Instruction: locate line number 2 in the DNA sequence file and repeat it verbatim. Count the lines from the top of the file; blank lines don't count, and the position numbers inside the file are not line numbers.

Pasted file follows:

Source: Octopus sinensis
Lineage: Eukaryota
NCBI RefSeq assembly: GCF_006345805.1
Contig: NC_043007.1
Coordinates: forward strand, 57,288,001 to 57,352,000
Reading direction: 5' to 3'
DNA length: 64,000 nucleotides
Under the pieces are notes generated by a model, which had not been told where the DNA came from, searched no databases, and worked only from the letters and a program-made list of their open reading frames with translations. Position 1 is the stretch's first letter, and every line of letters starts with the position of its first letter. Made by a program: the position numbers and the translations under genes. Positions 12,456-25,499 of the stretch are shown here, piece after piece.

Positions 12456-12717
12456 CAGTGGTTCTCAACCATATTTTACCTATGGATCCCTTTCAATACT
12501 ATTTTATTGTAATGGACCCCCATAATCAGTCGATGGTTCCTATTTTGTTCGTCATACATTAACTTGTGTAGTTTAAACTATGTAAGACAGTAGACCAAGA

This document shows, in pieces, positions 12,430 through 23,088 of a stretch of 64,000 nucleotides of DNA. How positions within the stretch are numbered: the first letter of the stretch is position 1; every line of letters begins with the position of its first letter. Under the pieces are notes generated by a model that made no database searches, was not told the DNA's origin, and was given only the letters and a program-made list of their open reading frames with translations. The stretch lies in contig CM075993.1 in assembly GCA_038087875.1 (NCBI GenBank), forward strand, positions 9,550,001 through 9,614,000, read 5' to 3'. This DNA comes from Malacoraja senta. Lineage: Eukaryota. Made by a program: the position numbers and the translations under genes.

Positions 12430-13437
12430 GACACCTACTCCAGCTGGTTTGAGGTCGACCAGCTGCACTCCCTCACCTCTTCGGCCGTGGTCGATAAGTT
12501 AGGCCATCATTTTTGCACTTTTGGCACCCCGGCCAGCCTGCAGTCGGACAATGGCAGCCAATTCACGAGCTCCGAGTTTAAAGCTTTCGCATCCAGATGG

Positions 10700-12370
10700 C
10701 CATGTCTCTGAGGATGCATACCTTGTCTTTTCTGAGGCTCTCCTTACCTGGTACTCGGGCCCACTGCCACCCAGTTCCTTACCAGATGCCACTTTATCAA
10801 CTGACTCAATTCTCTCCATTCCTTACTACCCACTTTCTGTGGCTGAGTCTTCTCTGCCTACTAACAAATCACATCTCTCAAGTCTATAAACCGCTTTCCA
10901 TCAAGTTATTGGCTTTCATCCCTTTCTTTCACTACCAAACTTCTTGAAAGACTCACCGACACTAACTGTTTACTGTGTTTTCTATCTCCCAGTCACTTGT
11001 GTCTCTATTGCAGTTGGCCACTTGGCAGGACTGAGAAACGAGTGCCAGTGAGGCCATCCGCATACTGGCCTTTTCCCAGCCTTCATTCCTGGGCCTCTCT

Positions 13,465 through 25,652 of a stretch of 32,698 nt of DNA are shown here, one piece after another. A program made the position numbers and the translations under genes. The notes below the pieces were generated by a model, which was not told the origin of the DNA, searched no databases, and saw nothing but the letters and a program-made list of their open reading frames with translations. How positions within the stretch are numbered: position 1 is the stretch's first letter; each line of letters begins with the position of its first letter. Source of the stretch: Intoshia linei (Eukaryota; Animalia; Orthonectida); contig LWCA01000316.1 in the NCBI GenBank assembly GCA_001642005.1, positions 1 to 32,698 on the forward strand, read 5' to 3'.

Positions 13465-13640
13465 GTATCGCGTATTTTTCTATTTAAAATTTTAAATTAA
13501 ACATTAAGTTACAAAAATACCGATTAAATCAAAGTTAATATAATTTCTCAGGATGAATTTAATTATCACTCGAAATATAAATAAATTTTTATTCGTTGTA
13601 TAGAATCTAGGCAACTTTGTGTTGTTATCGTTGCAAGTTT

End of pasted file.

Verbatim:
Lineage: Eukaryota